What comes to mind when you think of a Sunday drive? For me, it’s thoughts of a leisurely afternoon drive where no one is in a rush to no particular destination. I think of tulips, the New Orleans Mardi Gras Fountain, and Coca-Cola.
As far back as I can remember, the Sunday drive has been a part of my life. Earliest recollections recount a spontaneous event in which my dad would announce that we were going for a ride. Dad would get behind the wheel and drive – sometimes in an intended direction, sometimes not. The afternoon trips were fun and would often take us along the New Orleans lakefront of the 1960‘s. Driving past neutral grounds planted full of flowers, we would feast our eyes on dazzling springtime tulips in every shade of the rainbow. Waves lapped against the seawall as we drove along the lakeshore, while seagulls circled and squawked overhead. Back then the Mardi Gras Fountain was in service and although it was best to observe its changing colors at night, it was still a refreshing sight. Drives to the northshore of Lake Pontchartrain found us stopping at roadside diners and having 6 oz. bottles of Cokes as the perfect refreshment from Louisiana heat.
After I married, Sunday drives with Dad became a memory as my husband became the captain of the rides. His knack for driving the family around for hours-on-end, without a specific destination, makes him the perfect Sunday driver. Whether sticking close to home or venturing farther away, he is the king of leisure driving.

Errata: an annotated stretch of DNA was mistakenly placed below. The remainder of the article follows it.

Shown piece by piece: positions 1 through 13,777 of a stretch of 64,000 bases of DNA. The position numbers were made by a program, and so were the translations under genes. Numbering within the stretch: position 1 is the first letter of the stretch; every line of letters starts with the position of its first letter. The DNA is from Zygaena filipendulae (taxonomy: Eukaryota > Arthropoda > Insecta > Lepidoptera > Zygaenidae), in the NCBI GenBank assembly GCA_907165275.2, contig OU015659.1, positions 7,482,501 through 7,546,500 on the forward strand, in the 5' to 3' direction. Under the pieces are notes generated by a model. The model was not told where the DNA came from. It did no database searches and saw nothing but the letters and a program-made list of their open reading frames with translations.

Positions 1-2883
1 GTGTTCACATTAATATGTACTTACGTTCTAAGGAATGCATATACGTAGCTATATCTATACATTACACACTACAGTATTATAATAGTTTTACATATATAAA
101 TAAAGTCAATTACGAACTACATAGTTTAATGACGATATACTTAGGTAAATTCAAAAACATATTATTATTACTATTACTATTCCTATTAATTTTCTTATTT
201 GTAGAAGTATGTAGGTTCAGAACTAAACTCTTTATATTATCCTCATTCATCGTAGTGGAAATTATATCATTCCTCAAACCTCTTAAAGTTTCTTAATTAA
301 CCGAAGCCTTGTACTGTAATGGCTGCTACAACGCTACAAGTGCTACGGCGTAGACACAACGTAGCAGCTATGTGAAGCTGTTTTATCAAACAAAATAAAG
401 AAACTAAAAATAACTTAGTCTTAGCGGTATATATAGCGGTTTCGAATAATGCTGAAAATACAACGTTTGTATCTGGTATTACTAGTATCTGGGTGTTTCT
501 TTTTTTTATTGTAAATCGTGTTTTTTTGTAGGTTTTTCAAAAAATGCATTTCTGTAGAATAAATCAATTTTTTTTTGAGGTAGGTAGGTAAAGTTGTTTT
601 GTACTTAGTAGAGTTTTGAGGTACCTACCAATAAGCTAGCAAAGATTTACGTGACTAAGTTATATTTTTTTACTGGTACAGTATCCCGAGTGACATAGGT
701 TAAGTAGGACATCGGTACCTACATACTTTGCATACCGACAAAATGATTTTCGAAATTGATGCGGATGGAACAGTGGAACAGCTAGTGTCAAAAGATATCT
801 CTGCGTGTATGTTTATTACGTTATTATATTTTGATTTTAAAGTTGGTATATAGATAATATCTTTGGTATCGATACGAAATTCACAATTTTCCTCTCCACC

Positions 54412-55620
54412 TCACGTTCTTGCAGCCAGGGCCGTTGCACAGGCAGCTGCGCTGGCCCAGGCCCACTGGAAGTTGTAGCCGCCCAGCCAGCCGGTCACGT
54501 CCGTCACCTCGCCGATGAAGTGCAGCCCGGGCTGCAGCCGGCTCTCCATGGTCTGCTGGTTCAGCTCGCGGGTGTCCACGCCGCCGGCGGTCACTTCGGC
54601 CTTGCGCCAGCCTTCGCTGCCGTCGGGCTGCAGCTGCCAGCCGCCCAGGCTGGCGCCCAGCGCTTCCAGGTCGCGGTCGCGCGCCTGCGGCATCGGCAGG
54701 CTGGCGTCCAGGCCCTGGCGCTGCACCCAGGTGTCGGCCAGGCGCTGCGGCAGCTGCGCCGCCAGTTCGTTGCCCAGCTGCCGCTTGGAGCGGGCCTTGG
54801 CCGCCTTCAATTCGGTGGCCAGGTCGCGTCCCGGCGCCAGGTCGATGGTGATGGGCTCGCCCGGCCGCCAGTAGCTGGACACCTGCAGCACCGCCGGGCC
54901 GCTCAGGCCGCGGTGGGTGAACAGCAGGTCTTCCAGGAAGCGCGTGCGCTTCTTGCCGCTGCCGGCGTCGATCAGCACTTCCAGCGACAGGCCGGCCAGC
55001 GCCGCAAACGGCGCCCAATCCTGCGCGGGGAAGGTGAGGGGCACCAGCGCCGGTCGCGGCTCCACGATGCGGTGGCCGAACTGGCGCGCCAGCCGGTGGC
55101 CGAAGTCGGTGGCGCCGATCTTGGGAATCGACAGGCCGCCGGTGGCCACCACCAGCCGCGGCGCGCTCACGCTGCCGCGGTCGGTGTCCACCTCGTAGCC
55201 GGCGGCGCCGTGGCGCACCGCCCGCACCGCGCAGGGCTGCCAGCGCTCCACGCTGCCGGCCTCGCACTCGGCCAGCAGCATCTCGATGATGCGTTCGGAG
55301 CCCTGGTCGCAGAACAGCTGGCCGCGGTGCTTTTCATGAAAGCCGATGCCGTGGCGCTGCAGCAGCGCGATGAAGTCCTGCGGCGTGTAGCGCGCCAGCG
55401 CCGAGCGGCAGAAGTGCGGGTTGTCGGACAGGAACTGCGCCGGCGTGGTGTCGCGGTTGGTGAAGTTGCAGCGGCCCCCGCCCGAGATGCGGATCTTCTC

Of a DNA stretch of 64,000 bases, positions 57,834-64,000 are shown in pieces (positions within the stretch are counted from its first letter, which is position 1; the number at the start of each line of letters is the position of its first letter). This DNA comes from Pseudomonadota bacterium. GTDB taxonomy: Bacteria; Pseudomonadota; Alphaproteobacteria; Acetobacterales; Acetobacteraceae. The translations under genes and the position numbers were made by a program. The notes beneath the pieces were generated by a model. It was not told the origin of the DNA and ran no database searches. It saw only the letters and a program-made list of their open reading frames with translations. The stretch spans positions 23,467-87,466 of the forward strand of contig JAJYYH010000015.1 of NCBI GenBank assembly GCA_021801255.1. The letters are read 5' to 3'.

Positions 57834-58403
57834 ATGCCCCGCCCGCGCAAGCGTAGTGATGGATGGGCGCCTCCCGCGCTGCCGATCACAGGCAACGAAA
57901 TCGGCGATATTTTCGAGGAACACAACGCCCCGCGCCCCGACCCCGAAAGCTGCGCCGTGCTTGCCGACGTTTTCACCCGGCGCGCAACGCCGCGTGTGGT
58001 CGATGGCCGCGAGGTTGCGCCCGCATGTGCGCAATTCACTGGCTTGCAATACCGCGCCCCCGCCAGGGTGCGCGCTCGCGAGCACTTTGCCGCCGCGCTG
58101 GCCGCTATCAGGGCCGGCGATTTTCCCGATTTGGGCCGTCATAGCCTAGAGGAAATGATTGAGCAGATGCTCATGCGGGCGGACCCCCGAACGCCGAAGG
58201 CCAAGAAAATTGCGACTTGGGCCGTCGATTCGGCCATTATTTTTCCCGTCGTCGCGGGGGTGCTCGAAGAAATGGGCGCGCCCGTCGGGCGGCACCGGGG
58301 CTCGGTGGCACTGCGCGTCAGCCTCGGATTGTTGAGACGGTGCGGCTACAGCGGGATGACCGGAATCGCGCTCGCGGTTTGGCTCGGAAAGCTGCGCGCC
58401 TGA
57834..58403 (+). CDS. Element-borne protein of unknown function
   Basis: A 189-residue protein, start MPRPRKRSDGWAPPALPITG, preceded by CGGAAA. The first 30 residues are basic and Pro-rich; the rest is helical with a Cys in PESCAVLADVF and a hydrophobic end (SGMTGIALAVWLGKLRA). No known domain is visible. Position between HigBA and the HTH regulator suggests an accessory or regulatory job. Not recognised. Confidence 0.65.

Last Sunday,my husband suggested that we go somewhere – at least to take a drive. David and I hopped into the truck with our daughter for an afternoon adventure to nowhere. Not sure which direction to take, I volunteered we drive to west valley.
The break-up had begun and we rode down muddy roads discovering new places. An old farmhouse got us to thinking about what life was like for its former owners.
And the blustery wind blowing hard across this open field reminded me that March had come in like a lion.
Farther down the road, the remnants of the old Kuhn Plantation beckoned us,
as did this sign with misspellings.
Aimlessly, we drove for hours enjoying the sights and spring-like weather before returning home.
As the face of the American family has changed greatly over the years, I think the Sunday drive may be waning. Everything seems so complicated now with his, hers, and ours. Families rarely sit down together at the table for a meal, much less have Sunday dinner and then go out for a ride.
Nevertheless, I cannot imagine that the popularity of the Sunday drive will fade away as there are so many outstanding highways and bi-ways to explore.
And if you’re thinking about the price of gas, a Sunday drive with the family for an hour or two is going to be cheaper than going to the movies and buying popcorn and soft drinks.
Everywhere there are treasures to be found. Take a Sunday drive and discover them.